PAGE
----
License

Content within individual OCW courses is (c) by the individual authors unless otherwise noted. MIT OpenCourseWare materials are licensed by the Massachusetts Institute of Technology under a Creative Commons License (Attribution-NonCommercial-ShareAlike). For further information see http://ocw.mit.edu/terms/index.htm

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21H.927J The Economic History of Work and Family (MIT) 21H.927J The Economic History of Work and Family (MIT)

Description

This course will explore the relation of women and men in both pre-industrial and modern societies to the changing map of public and private (household) work spaces, examining how that map affected their opportunities for both productive activity and the consumption of goods and leisure. The reproductive strategies of women, either in conjunction with or in opposition to their families, will be the third major theme of the course. We will consider how a place and an ideal of the "domestic" arose in the early modern west, to what extent it was effective in limiting the economic position of women, and how it has been challenged, and with what success, in the post-industrial period. Finally, we will consider some of the policy implications for contemporary societies as they respond This course will explore the relation of women and men in both pre-industrial and modern societies to the changing map of public and private (household) work spaces, examining how that map affected their opportunities for both productive activity and the consumption of goods and leisure. The reproductive strategies of women, either in conjunction with or in opposition to their families, will be the third major theme of the course. We will consider how a place and an ideal of the "domestic" arose in the early modern west, to what extent it was effective in limiting the economic position of women, and how it has been challenged, and with what success, in the post-industrial period. Finally, we will consider some of the policy implications for contemporary societies as they respond

Subjects

21H.927 | 21H.927 | WGS.610 | WGS.610 | History | History | economics | economics | work | work | family | family | women | women | men | men | pre-industrial | pre-industrial | modern | modern | societies | societies | public | public | private | private | household | household | work spaces | work spaces | map | map | consumption | consumption | goods | goods | leisure | leisure | reproductive strategies | reproductive strategies | domestic | domestic | policy | policy | work force | work force | demographic | demographic | western Europe | western Europe | Middle Ages | Middle Ages | United States | United States | non-western cultures | non-western cultures

License

Content within individual OCW courses is (c) by the individual authors unless otherwise noted. MIT OpenCourseWare materials are licensed by the Massachusetts Institute of Technology under a Creative Commons License (Attribution-NonCommercial-ShareAlike). For further information see http://ocw.mit.edu/terms/index.htm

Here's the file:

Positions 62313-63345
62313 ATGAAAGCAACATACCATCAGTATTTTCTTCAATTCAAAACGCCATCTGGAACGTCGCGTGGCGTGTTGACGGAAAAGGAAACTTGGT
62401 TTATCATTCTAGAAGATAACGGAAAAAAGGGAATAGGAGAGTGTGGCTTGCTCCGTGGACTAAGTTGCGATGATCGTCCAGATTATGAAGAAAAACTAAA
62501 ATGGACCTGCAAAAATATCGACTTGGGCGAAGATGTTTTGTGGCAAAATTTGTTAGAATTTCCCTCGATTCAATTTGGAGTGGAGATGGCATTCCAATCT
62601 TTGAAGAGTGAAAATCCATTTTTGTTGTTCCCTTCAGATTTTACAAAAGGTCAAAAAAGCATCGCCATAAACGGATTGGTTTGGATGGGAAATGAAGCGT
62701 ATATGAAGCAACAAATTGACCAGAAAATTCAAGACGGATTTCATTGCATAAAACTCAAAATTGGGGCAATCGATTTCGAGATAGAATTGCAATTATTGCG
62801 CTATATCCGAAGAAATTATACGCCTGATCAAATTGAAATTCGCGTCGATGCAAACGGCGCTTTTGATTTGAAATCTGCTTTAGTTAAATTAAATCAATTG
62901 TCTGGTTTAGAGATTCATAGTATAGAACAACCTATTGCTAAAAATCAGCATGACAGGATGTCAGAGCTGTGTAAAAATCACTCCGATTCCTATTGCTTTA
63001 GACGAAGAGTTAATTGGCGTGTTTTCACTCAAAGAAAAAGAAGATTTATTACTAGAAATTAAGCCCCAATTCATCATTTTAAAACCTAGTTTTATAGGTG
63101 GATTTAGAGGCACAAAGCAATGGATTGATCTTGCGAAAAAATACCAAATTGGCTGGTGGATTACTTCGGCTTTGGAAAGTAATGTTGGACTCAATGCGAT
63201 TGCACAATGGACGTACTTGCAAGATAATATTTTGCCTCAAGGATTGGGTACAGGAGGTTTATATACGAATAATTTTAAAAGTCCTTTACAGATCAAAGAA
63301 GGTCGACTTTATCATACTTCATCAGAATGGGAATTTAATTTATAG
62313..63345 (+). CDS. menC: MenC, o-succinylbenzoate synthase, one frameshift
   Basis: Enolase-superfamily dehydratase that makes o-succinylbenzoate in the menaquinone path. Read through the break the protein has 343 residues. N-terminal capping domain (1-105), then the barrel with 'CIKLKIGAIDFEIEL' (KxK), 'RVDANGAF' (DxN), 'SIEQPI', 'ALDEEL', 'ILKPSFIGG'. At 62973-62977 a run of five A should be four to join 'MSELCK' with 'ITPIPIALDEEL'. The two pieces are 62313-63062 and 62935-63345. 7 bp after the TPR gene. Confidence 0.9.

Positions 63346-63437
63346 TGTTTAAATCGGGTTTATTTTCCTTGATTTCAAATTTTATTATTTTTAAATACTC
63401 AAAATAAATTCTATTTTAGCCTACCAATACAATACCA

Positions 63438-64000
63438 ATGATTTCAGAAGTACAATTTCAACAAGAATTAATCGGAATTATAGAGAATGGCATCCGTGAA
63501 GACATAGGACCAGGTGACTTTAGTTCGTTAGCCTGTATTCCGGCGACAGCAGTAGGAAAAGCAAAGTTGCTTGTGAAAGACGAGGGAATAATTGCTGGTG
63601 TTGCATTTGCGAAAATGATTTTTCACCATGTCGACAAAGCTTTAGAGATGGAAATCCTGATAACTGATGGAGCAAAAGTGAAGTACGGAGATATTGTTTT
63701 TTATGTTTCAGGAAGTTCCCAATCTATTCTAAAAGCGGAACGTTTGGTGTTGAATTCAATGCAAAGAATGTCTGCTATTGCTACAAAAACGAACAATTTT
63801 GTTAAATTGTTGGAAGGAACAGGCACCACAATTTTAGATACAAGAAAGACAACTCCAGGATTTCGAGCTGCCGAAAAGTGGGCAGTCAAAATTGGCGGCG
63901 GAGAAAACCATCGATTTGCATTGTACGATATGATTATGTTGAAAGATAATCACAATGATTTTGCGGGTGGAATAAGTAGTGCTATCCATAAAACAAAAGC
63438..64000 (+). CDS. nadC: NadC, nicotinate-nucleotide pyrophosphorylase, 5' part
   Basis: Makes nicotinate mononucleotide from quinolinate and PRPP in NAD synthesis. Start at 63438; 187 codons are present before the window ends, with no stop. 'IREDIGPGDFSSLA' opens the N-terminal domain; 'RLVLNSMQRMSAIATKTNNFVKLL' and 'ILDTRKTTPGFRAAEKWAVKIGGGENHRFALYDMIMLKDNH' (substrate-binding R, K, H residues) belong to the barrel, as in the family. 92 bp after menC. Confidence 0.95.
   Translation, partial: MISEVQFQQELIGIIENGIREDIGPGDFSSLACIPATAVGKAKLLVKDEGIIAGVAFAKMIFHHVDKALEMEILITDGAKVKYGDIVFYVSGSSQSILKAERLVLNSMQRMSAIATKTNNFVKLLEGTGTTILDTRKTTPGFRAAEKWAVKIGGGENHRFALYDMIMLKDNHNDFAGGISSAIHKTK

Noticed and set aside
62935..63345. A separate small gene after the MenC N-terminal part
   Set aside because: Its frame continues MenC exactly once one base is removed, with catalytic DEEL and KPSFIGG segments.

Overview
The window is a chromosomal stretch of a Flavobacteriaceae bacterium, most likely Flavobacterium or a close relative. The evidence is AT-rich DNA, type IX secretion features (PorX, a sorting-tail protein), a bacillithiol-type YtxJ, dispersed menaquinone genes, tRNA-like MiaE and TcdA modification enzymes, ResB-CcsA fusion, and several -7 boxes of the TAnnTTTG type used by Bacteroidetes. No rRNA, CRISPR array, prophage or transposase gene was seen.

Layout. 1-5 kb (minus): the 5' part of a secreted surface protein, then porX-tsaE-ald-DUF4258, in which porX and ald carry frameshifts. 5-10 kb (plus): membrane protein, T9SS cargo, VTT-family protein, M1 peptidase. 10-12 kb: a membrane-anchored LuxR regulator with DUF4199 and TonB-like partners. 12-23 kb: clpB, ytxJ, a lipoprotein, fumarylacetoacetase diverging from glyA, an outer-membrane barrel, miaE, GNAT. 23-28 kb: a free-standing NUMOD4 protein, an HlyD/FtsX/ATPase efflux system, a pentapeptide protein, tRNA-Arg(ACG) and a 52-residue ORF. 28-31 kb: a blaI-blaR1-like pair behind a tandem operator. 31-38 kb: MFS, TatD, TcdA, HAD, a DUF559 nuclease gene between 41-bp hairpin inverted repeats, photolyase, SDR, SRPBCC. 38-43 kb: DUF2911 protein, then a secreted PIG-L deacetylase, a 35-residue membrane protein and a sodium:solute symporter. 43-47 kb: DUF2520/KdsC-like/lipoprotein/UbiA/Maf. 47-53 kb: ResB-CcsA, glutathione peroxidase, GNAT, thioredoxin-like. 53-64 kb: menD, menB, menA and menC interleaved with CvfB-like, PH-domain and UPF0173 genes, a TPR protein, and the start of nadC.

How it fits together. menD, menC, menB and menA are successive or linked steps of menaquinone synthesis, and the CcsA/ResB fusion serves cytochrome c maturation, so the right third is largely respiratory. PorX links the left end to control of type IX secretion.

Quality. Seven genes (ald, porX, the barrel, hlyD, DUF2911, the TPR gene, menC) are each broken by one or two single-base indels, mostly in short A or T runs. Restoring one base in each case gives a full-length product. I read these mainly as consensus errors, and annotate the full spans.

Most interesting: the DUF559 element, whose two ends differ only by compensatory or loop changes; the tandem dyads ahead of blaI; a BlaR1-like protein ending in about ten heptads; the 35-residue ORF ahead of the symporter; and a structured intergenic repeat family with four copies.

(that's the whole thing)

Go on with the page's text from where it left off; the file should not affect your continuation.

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17.196 Globalization (MIT) 17.196 Globalization (MIT)

Description

This seminar explores changes in the international economy and their effects on domestic politics, economy, and society. Is globalization really a new phenomenon? Is it irreversible? What are effects on wages and inequality, on social safety nets, on production, and innovation? How does it affect relations between developed countries and developing countries? How globalization affects democracy? These are some of the key issues that will be examined. This seminar explores changes in the international economy and their effects on domestic politics, economy, and society. Is globalization really a new phenomenon? Is it irreversible? What are effects on wages and inequality, on social safety nets, on production, and innovation? How does it affect relations between developed countries and developing countries? How globalization affects democracy? These are some of the key issues that will be examined.

Subjects

international economy | international economy | domestic politics | domestic politics | economy | economy | and society | and society | globalization | globalization | wages | wages | nequality | nequality | inequality | inequality | social safety nets | social safety nets | production | production | innovation | innovation | developed countries | developed countries | developing countries | developing countries | democracy | democracy

License

Content within individual OCW courses is (c) by the individual authors unless otherwise noted. MIT OpenCourseWare materials are licensed by the Massachusetts Institute of Technology under a Creative Commons License (Attribution-NonCommercial-ShareAlike). For further information see http://ocw.mit.edu/terms/index.htm

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21H.968J Nature, Environment, and Empire (MIT) 21H.968J Nature, Environment, and Empire (MIT)

Description

This class examines the relationship between the study of natural history, both domestic and exotic, by Europeans and Americans, and exploration and exploitation of the natural world, focusing on the eighteenth and nineteenth centuries. This class examines the relationship between the study of natural history, both domestic and exotic, by Europeans and Americans, and exploration and exploitation of the natural world, focusing on the eighteenth and nineteenth centuries.

Subjects

21H.968 | 21H.968 | STS.415 | STS.415 | imperialism | imperialism | colonization | colonization | global exploration | global exploration | environment | environment | nature | nature | natural history | natural history | domestic animals | domestic animals | Charles Darwin | Charles Darwin | James Cook | James Cook